Tumor budding at the invasive tumor front of colorectal cancer is recognized as an independent prognostic factor significantly related to both lymph node and distant metastasis. Several lines of evidence seem to suggest that tumor buds may, to some extent, represent malignant colorectal cancer stem cells because of their potential for migration and re-differentiation locally and at sites of metastasis. However, phenotypic characterization of cancer stem cells in general is still debated although at least 8 putative stem cell markers have been suggested including CD166, CD44s, EpCAM, ALDH1, CD133, CD24, CD90, and ABCG5. Little is known about the potential of these proteins to act as prognostic biomarkers in patients with colorectal cancer and most of these proteins have never before been explored within tumor buds themselves.
A research article published on February 14, 2010 in the World Journal of Gastroenterology addressed this question. Considering the apparent stem cell-like properties of tumor buds and association of budding with adverse clinical outcomes, the research team led by Dr. Alessandro Lugli performed immunohistochemical staining of 8 putative cancer stem cell markers, namely CD166, CD44s, EpCAM, ALDH1, CD133, CD24, CD90, and ABCG5. The expression within tumor buds was evaluated, their frequency of occurrence and their potential prognostic significance in patients with colorectal cancer were determined.
Their findings showed that expression of EpCAM and particularly of ABCG5 within the tumor buds of colorectal cancer are frequent events. Moreover, expression of EpCAM or ABCG5 within tumor buds themselves has the potential to stratify patients with colorectal cancer into prognostic subgroups. This was particularly pronounced for patients with node-negative disease.
The results of this study could have important implications for patients with lymph node-negative colorectal cancer. Stratification of this group of patients could help to identify those likely to have a particularly poor outcome who could perhaps be considered for adjuvant therapy.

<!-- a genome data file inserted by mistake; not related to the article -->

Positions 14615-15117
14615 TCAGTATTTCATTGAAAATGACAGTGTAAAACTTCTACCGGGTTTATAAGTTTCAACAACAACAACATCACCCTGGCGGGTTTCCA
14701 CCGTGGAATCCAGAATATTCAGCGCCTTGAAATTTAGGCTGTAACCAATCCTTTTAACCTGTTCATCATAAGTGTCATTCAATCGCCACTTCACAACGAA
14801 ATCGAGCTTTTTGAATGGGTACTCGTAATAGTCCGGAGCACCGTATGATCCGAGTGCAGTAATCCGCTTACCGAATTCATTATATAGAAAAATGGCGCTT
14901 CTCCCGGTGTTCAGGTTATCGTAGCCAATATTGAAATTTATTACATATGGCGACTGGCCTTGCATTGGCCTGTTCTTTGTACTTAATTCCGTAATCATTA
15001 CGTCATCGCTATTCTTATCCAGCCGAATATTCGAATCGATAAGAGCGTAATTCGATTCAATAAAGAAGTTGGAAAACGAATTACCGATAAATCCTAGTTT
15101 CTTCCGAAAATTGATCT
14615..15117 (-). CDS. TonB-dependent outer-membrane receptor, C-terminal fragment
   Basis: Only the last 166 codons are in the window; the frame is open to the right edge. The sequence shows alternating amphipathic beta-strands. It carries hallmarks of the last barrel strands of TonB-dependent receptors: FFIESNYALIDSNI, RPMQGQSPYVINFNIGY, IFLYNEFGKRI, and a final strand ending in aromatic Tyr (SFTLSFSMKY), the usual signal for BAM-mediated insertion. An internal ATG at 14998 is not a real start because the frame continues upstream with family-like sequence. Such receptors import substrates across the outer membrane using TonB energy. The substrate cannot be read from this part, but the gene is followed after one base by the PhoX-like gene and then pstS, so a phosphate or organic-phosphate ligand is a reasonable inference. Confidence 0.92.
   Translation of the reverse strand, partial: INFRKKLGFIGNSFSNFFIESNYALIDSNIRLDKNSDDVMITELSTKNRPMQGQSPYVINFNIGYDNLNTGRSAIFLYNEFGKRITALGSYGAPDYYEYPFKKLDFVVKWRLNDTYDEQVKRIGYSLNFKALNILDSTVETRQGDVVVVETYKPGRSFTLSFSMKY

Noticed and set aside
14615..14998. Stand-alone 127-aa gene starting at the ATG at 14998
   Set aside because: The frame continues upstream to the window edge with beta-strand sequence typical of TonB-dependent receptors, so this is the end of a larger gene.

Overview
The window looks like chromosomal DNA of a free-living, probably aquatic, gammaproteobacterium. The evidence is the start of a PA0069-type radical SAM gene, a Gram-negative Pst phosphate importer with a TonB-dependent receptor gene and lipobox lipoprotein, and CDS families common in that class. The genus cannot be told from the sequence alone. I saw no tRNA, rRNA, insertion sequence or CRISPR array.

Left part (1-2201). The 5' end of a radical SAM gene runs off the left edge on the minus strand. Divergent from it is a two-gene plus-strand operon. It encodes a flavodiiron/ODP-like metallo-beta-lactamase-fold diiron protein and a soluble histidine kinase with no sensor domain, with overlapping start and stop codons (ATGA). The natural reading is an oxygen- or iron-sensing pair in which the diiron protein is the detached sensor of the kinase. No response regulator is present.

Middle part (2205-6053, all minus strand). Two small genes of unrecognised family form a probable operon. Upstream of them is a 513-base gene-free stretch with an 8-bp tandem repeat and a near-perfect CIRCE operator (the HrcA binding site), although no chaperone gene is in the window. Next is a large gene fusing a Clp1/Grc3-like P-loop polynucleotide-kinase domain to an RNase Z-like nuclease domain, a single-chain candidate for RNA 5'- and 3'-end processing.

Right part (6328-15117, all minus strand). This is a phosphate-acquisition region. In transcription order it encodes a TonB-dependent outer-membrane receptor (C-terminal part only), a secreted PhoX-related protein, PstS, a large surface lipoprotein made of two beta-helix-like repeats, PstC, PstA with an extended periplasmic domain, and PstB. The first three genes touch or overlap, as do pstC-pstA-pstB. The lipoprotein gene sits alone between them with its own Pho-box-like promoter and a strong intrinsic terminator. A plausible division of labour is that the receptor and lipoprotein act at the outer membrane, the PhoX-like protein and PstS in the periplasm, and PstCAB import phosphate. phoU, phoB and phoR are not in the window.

The study is characterized technically by an excellent application of immunohistochemistry and provides interesting evidence to aid the understanding of the correlation between cancer stem cell markers at the invasive front of colorectal cancer and prognosis. The findings suggest that EpCAM and ABCG5 in tumor buds may be useful biomarkers of poor outcome in this subgroup of patients. However, further studies are necessary to address the important issue of whether EpCAM- or ABCG5-positive tumor buds indeed represent migrating colorectal cancer stem cells.
Reference: Hostettler I, Zlobec I, Terracciano L, Lugli A. ABCG5-positivity in tumor buds is an indicator of poor prognosis in node-negative colorectal cancer patients. World J Gastroenterol 2010; 16(6): 732-739
Correspondence to: Dr. Alessandro Lugli, MD, Institute for Pathology, University Hospital of Basel, Schoenbeinstrasse 40, Basel, CH-4031, Switzerland. firstname.lastname@example.org
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About World Journal of Gastroenterology
World Journal of Gastroenterology (WJG), a leading international journal in gastroenterology and hepatology, has established a reputation for publishing first class research on esophageal cancer, gastric cancer, liver cancer, viral hepatitis, colorectal cancer, and H. pylori infection and provides a forum for both clinicians and scientists. WJG has been indexed and abstracted in Current Contents/Clinical Medicine, Science Citation Index Expanded (also known as SciSearch) and Journal Citation Reports/Science Edition, Index Medicus, MEDLINE and PubMed, Chemical Abstracts, EMBASE/Excerpta Medica, Abstracts Journals, Nature Clinical Practice Gastroenterology and Hepatology, CAB Abstracts and Global Health. ISI JCR 2008 IF: 2.081. WJG is a weekly journal published by WJG Press. The publication dates are the 7th, 14th, 21st, and 28th day of every month. WJG is supported by The National Natural Science Foundation of China, No. 30224801 and No. 30424812, and was founded with the name of China National Journal of New Gastroenterology on October 1, 1995, and renamed WJG on January 25, 1998.
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